*  The faces journalists do train the cameras on – hateful ones screaming sexist vitriol next to Confederate flags – must receive coverage but do not speak for the communities I know well.
*  One-dimensional stereotypes fester where journalism fails to tread. The last time I saw my native class receive substantial focus, before now, was over 20 years ago – not in the news but on the television show Roseanne, the fictional storylines of which remain more accurate than the musings of comfortable commentators in New York studios.

* In lieu of such coverage, media makers cast the white working class as a monolith and imply an old, treacherous story convenient to capitalism: that the poor are dangerous idiots.

Sure political passions on both sides are self-defined far differently than they’re defined from the outside. But if those who cover non-elites never go near them except to write about them; if they’re described more through sociology than personal stories, oddities instead of neighbors, the divisions we’ve experienced in this election will not ease.

We don’t go to the same schools, we don’t live in the same neighborhoods, we don’t share military/non-military histories and we don’t agree on politics. We also don’t have access to simple exchanges: in the carpool line, as room parents or scout leaders, at the supermarket or the gas station, at the playground or even at neighborhood Halloween events.

I grew up in a steel town on the Monongahela River.  I was the lawyer’s daughter; when we graduated I went to an Ivy League college that almost no one in my community had even heard of.  Several of the kids from my high school who went to college did so by joining the Army.  Because of Viet Nam, many of them never made it home to enroll.

We all went to the same dances and football games though, and parties in each other’s homes.  I know – know – that every day that I spent as a journalist I did a better job because I’d grown up among so many different kinds of kids, even though it was always clear my future was going to be different from many of theirs.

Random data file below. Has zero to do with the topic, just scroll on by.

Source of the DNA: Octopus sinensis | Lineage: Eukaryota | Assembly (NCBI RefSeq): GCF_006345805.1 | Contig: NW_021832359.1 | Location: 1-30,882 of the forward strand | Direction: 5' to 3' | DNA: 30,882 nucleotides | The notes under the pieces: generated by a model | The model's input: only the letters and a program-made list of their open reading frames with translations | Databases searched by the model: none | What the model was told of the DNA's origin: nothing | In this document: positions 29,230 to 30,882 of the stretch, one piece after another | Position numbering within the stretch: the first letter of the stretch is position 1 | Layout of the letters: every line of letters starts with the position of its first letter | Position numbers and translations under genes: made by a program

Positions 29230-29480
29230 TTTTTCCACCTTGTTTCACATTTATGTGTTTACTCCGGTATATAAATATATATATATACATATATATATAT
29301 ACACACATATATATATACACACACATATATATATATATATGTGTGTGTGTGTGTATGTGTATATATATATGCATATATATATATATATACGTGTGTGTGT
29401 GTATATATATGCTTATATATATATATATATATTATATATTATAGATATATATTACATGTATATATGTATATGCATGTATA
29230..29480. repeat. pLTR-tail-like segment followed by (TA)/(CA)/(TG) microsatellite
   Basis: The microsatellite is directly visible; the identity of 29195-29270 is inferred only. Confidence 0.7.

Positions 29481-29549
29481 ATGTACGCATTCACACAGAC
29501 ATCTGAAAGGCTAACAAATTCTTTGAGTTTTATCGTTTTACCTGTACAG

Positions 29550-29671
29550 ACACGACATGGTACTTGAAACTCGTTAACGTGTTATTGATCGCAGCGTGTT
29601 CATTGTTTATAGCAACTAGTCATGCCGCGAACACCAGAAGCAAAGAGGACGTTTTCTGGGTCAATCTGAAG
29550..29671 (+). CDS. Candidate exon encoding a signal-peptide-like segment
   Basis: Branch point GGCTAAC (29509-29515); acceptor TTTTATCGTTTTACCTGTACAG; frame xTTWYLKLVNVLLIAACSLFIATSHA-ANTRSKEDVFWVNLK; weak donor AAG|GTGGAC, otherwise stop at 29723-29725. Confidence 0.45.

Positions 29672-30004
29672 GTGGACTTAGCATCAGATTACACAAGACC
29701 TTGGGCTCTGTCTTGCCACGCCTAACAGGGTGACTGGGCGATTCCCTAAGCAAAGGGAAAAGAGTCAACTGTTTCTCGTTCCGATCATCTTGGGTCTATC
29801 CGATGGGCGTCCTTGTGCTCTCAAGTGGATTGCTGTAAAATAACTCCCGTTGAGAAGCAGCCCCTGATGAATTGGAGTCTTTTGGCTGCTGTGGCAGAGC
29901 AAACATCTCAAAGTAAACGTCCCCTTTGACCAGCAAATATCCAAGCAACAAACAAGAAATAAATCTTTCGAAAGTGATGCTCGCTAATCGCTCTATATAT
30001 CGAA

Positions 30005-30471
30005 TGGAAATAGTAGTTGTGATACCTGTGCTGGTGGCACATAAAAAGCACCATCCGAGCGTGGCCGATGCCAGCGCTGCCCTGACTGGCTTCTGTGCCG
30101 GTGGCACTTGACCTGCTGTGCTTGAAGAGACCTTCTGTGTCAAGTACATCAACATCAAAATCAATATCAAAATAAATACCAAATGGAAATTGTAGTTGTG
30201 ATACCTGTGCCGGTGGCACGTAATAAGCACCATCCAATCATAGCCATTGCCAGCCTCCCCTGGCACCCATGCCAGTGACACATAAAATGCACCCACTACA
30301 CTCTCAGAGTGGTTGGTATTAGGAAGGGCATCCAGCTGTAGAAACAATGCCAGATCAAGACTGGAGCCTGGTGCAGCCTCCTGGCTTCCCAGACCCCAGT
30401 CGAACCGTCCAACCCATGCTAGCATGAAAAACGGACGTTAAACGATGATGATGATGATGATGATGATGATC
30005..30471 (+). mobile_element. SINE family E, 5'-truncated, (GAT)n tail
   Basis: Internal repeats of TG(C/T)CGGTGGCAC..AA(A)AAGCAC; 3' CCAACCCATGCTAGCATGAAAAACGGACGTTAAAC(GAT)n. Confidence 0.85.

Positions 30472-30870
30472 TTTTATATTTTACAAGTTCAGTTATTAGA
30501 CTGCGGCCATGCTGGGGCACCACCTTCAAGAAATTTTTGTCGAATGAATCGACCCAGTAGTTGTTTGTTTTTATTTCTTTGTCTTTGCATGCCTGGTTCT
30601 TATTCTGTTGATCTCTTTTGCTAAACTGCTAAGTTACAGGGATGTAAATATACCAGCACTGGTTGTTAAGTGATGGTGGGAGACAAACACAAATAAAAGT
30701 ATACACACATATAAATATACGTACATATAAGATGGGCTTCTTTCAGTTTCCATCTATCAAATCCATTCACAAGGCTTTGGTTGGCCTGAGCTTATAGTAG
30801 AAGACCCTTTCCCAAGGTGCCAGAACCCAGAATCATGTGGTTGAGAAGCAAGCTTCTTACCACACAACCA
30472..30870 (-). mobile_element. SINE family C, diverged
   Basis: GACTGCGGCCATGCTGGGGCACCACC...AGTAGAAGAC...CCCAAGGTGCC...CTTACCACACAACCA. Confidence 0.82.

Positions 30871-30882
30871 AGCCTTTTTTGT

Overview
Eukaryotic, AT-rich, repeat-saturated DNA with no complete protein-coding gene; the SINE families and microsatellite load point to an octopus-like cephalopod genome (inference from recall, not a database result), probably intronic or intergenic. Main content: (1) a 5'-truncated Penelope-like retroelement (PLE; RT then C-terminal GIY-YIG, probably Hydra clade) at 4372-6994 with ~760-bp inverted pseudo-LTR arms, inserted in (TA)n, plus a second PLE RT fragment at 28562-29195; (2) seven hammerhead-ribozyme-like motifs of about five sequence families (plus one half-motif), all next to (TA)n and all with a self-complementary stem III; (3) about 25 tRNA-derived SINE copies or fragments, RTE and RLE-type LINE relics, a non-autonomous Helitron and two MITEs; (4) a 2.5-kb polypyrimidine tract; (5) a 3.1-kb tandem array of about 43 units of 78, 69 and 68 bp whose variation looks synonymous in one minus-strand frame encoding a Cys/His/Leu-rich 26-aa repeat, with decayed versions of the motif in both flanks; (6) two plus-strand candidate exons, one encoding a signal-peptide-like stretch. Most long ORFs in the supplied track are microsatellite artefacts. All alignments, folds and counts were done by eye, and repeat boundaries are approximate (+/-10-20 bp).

We need to be able to depend on journalists to translate a bit for us and right now that doesn’t happen enough. Of course no American should threaten another with a gun.  Of course not.  But we also need to be able to expect from those who deliver information to us that they’ve gone beyond their own experiences to learn how others live- and to share that understanding with the rest of us.

Trump, Kennedy, Kemp and Les Miz (and Maybe Paris)

Donald_Trump_Laconia smDonald Trump is important.  Maybe he’s channeling Huey Long, maybe Lonesome Rhodes, maybe just “the Donald,” but despite his xenophobia and thinly veiled racist take on immigrants, he has spun a new American dream and captured those who have been without one for a long time.

Despite those excluded, whom Ta-Nehesi Coates describes so well, the belief that the dream exists is a gigantic part of the American story even though, for many, it’s faded from view. Today, in the shadow of the attacks in Paris, I wonder whether his message will thrive or wither in the face of such horror and fear.

Jack KempTeddy Kennedy smWith all that in mind, what does Trump have to do with John Valjean? What did the story mean to Jack Kemp (there’s a new biography ) and Teddy Kennedy (there’s a new book about him, too) both of whom, from opposite parties and ideologies, saw Les Miz multiple times? Can what spoke to them teach or maybe comfort us as we recoil from another bloody revolution in the streets of Paris?  Tell me that this* is not what they – and we – are feeling today.

dan kidThis little boy is now a father, but when he was six, we took him, along with his brother, to see Les Miz. At the end, he dissolved in my lap in tears, a wise child who understood, as so many do, especiallu today, what we may have lost and must struggle to recover? Listen and then, you decide.

*When Les Miz opened in New York, both Teddy Kennedy and Jack Kemp saw it multiple times. It might have been about a revolution, but it was everyone’s revolution:

Do you hear the people sing?
Singing a song of angry men?
It is the music of a people
Who will not be slaves again!